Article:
Although Chris Burden’s “Extreme Measures” on view at the New Museum are monumental in terms of scale and gravity, not even a 53,000-pound installation can stifle the artist’s beginnings in performance art. Kept alive as much through word of mouth as through YouTube videos and witness testimonies, the performances—as repulsive as they are intriguing—have become hallmarks of the history of performance art.
After graduating from UC Irvine where he studied sculpture, Burden turned to performance due to a lack of funds and an insatiable desire to continue to create art. Burden’s first few works began on a rather tame note: in April 1971 he locked himself in an art locker and lived there for five days; later that year he trapped himself and fellow participants on ladders within a flooded gallery with an electric current in the water. Shocking works ensued: in Back to You he requested a random volunteer to puncture his torso with push pins; in Trans-fixed he essentially crucified himself on top of a Volkswagen; for TV Hi-Jack he pulled a knife on a TV anchor; in Velvet Water he repeatedly inhaled water and broadcast his self-torture to a remote audience; and in Through the Night Softly he crawled across a field of broken glass while wearing just a speedo. After 54 disquieting performances, a return to sculpture was imminent and possible.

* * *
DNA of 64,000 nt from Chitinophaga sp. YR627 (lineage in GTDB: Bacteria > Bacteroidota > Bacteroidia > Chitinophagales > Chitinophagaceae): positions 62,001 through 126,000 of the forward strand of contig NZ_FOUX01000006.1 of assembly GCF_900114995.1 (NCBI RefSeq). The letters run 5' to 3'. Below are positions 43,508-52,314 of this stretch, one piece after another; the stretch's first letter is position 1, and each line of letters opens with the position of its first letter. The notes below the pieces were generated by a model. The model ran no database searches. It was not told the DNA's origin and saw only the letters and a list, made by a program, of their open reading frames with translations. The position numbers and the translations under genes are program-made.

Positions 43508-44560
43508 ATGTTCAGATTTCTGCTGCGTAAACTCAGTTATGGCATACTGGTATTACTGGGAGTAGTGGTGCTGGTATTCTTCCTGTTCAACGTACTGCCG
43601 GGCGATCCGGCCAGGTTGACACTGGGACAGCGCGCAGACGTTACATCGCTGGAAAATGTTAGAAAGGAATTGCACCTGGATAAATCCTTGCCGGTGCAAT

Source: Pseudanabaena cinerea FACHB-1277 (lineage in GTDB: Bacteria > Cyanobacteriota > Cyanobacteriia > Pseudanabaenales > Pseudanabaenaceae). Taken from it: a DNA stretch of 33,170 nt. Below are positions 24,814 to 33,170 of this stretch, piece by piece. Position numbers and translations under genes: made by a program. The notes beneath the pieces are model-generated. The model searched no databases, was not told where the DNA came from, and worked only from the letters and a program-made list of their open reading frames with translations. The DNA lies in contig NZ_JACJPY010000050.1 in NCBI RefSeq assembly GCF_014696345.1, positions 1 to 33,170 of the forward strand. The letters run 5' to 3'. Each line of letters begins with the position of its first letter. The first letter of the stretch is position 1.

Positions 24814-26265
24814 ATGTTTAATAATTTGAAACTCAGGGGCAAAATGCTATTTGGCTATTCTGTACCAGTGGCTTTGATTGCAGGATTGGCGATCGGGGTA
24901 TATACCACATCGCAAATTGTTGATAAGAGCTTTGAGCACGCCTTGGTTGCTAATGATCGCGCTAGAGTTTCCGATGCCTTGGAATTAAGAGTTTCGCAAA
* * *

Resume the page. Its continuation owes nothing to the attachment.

For his most famous work, Shoot, Burden had a friend shoot him in the arm with a .22 long rifle. A short clip is preserved documenting the performance in which Burden’s reaction is incredibly calm and composed, nonchalantly grabbing his arm after the shot and walking off screen. Meant to comment on the hypocrisy of soldiers being shot in Vietnam and characters being shot on television programs. For another notable work, Bed Piece, Burden lived in a gallery for 22 days in 1972, well before Marina Abramovic’s stint at Sean Kelly Gallery and Tilda Swinton’s nap at MoMA. A provocateur on so many levels, Burden’s role as a pioneer is undeniable.